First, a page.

from The American Heritage® Dictionary of the English Language, 4th Edition
- adj. Of, relating to, or characteristic of Elizabeth I of England or her reign.
from Wiktionary, Creative Commons Attribution/Share-Alike License
- adj. Pertaining to the reign of Queen Elizabeth.
from the GNU version of the Collaborative International Dictionary of English
- adj. Pertaining to Queen Elizabeth I. or her times, esp. to the architecture or literature of her reign.
from The Century Dictionary and Cyclopedia
- Of or pertaining to Elizabeth (daughter of Henry VIII. and Anne Boleyn), Queen of England from 1558 to 1603, or to her times.
- n. One who lived during the Elizabethan period; especially a poet, or dramatist of that period.
from WordNet 3.0 Copyright 2006 by Princeton University. All rights reserved.
- adj. of or relating to Elizabeth I of England or to the age in which she ruled as queen
- n. a person who lived during the reign of Elizabeth I
Literature as it developed in the reign of Elizabeth ran counter to the hopes and desires of the men who began the movement; the common usage which extends the term Elizabethan backwards outside the limits of the reign itself, has nothing but its carelessness to recommend it.
England stood forth as the centre of opposition against Philip, and under the unwilling leadership of Elizabeth entered on its epic period of heroism, was stimulated to that remarkable outburst of energy and intellect and power which we call the Elizabethan age.
This inspiration permeated the whole soil of national thought, and its embodiment in art and letters has hardly any parallel except in that brilliant morning of English thought which we know as the Elizabethan era.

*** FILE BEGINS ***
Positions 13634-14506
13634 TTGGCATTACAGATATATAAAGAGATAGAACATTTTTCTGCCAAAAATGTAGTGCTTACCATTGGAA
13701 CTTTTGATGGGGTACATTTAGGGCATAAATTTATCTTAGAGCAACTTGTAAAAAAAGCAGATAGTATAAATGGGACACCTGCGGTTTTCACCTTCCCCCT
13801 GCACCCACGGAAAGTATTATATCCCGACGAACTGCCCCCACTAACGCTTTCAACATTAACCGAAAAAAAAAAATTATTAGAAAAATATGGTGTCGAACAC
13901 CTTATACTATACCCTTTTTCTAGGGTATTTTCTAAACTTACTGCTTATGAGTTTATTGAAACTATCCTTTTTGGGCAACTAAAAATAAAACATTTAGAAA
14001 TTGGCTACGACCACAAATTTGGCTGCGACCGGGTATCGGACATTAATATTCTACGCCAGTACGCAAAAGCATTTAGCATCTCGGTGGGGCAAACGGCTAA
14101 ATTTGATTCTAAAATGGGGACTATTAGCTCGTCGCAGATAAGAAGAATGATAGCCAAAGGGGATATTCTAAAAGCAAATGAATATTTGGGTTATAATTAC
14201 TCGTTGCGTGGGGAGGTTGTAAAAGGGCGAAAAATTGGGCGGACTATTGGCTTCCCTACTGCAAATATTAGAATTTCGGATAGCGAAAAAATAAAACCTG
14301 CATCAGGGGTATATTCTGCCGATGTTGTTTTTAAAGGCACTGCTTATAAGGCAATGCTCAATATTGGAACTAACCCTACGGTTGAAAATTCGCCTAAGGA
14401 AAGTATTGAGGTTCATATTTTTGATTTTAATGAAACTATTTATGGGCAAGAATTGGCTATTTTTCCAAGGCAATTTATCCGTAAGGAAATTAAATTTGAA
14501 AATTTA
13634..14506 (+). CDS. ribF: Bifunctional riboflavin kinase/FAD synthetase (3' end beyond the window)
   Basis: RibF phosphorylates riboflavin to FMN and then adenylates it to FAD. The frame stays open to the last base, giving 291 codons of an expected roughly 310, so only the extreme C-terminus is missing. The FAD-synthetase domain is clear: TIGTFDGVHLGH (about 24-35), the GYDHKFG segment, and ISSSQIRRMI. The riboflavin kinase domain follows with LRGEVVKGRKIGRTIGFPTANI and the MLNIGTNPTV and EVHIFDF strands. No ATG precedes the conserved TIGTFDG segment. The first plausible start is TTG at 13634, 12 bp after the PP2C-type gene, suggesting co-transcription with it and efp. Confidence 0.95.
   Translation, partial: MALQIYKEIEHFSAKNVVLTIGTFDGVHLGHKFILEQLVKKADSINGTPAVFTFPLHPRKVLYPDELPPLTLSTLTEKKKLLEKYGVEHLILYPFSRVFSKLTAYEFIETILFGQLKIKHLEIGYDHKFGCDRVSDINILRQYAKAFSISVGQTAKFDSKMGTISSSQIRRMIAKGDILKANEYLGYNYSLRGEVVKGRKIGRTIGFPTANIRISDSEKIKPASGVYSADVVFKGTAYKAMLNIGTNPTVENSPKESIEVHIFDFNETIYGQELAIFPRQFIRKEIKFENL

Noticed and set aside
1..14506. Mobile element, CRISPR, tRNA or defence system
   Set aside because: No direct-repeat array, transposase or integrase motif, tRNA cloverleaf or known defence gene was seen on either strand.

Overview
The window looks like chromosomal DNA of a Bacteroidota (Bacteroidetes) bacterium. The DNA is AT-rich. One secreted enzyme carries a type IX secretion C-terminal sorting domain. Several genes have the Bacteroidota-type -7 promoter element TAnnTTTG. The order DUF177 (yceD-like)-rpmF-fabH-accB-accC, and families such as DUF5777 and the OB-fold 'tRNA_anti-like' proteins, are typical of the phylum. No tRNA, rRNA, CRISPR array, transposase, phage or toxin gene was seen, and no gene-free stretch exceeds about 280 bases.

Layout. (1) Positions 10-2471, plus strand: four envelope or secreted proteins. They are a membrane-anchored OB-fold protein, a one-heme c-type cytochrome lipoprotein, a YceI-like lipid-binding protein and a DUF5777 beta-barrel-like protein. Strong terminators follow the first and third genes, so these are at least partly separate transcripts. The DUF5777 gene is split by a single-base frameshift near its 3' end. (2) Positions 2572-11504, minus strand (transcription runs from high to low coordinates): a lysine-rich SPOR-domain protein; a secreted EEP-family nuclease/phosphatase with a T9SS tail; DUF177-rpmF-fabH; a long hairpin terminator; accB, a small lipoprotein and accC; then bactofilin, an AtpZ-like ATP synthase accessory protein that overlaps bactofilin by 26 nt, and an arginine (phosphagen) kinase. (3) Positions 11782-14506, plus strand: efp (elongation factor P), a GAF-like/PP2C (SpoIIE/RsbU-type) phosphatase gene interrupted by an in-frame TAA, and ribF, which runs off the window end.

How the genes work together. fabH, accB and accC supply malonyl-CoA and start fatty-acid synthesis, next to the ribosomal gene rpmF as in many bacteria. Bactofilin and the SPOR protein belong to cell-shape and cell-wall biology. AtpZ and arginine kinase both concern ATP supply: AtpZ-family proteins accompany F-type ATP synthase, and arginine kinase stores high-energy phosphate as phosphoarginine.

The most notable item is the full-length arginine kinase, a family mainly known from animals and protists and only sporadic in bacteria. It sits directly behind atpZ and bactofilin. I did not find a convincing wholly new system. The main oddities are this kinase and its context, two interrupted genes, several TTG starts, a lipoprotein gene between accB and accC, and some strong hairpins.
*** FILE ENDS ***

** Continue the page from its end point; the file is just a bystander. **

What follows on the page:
Hmm. Romance-related books I recently read were John Lambshead's Lucy's Blade, a historical fantasy novel set in Elizabethan England.
Dr. Fallon forked out which Lady Macbeth asks abnormal energy to take widely separated a delicate inlet which gives her protection, prevalent in Elizabethan culture.
It was part of the vocabulary in Elizabethan England (Arthur Miller used it at least once in The Crucible) ..
Anyway, I think I once commented on your blog a couple of years or so ago about a story of yours I absolutely loved - set in Elizabethan England and featuring a cross dressing fairy.
Will Shakespeare finds himself momentarily lost for words and invents a new one - thingamabob - which instantly becomes all the rage in Elizabethan England.
A breathtaking novel of intrigue and betrayal set in Elizabethan England; Midnight Never Come seamlessly weaves together history and the fantastic to dazzling effect.
Certainly espionage is one of the oldest professions (second to prostitution), and impressive spy networks were to be found in Elizabethan England under Francis Walsingham and in Commonwealth Engl [...]
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